MDOT MTA has proactively initiated an enhanced daily wipe-down of bus, rail, and paratransit vehicles to include disinfecting areas with high passenger touchpoints,” said Paul Shepard, a spokesman for the Maryland Transit Administration, which operates MARC commuter trains and MTA buses. Shepard said the agency will make additional adjustments to cleaning schedules based on guidance from the state health department and the CDC.

D.C. Mayor Muriel E. Bowser (D) said all events with more than 250 people in attendance must be postponed or canceled. (Video: Mayor Muriel E. Bowser)

Virginia Railway Express has also stepped up daily cleaning of its trains, paying close attention to common areas such as handrails, armrests and seat backs, officials said.

“Our restrooms are thoroughly disinfected and restocked with supplies, like hand soap,” VRE spokeswoman Karen Finucan Clarkson said. “Given that this is an evolving situation, we are monitoring advice from federal and state health agencies and are prepared to adjust if indicated, as protecting the health and safety of our passengers and crews is paramount.”

Officials the three airports in the Washington region also said they are monitoring the outbreak and adhering to recommendations from local and federal authorities. No information was provided on whether fewer passengers are traveling through the airports.

A spokeswoman for the Metropolitan Washington Airports Authority, which manages Reagan National and Dulles International airports, said the airports are sharing with employees important information provided by the CDC about the virus and following the CDC’s recommendations on cleaning protocols.

Jonathan Dean, a spokesman at BWI, said airport staffers have increased cleaning of surfaces commonly touched by travelers in recent week. The airport doesn’t have any airlines from countries that have experienced major outbreaks of covid-19, he said.

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Metro said its MetroAccess fleet was thoroughly cleaned over the weekend after news broke that a person with covid-19 traveled to a senior community in Rockville that is routinely serviced by the paratransit service.

Stessel said the agency will continue the daily, enhanced cleaning of the vans that transport people with disabilities and the elderly in the region. He added that there is no evidence that anyone exposed to the virus at the Rockville senior community traveled on one of its vans.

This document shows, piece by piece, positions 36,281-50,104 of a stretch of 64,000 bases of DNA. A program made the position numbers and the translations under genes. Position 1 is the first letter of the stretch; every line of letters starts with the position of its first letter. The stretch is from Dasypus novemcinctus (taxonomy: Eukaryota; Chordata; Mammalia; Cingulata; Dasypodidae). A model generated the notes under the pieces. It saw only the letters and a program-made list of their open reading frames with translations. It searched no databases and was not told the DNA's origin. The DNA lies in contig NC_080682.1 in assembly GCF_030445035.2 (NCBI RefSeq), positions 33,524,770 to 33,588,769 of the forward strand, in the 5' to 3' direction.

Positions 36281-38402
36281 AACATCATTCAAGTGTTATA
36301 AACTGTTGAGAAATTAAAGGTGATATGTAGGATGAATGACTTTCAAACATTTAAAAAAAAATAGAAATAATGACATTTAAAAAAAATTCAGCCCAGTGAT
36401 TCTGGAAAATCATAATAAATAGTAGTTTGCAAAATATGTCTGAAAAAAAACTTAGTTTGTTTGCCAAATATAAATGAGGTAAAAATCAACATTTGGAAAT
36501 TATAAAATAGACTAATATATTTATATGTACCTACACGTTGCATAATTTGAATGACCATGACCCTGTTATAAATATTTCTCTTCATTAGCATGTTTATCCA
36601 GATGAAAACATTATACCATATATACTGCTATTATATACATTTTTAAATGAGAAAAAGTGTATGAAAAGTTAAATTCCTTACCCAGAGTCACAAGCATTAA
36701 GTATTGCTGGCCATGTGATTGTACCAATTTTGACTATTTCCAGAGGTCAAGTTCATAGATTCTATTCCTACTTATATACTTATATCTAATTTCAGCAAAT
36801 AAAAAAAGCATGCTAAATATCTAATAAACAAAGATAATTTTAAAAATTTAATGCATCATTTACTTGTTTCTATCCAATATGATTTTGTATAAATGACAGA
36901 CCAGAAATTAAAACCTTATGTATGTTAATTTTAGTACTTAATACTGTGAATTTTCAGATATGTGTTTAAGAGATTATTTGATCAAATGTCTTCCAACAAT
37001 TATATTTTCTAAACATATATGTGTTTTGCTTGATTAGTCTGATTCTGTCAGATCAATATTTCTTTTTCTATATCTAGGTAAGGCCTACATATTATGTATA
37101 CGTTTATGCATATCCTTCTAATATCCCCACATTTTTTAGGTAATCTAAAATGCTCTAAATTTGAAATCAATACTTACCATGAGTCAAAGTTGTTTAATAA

In a memo to workers Friday afternoon, Metro General Manager Paul J. Wiedefeld called the news about positive covid-19 cases in Maryland “concerning” but reassured staff that Metro was “taking appropriate precautions to protect the health and well-being of our employees and customers” and working on contingency plans should it need to escalate its response.

“As with any flu-like illness, the best way to prevent the spread of this illness is personal hygiene,” Wiedefeld said. “Meanwhile, rest assured that Metro is absolutely focused on decisions about service schedules and policies that make the health and safety of our employees and customers our priority. … I will not hesitate to direct additional steps to keep you — and our customers — safe, if warranted by conditions or guidance from public health experts.”

Coronavirus: What you need to know

End of the public health emergency: The Biden administration ended the public health emergency for the coronavirus pandemic on May 11, just days after WHO said it would no longer classify the coronavirus pandemic as a public health emergency. Here’s what the end of the covid public health emergency means for you.

Tracking covid cases, deaths: Covid-19 was the fourth leading cause of death in the United States last year with covid deaths dropping 47 percent between 2021 and 2022. See the latest covid numbers in the U.S. and across the world.

The latest on coronavirus boosters: The FDA cleared the way for people who are at least 65 or immune-compromised to receive a second updated booster shot for the coronavirus. Here’s who should get the second covid booster and when.

New covid variant: A new coronavirus subvariant, XBB. 1.16, has been designated as a “variant under monitoring” by the World Health Organization. The latest omicron offshoot is particularly prevalent in India. Here’s what you need to know about Arcturus.

Would we shut down again? What will the United States do the next time a deadly virus comes knocking on the door?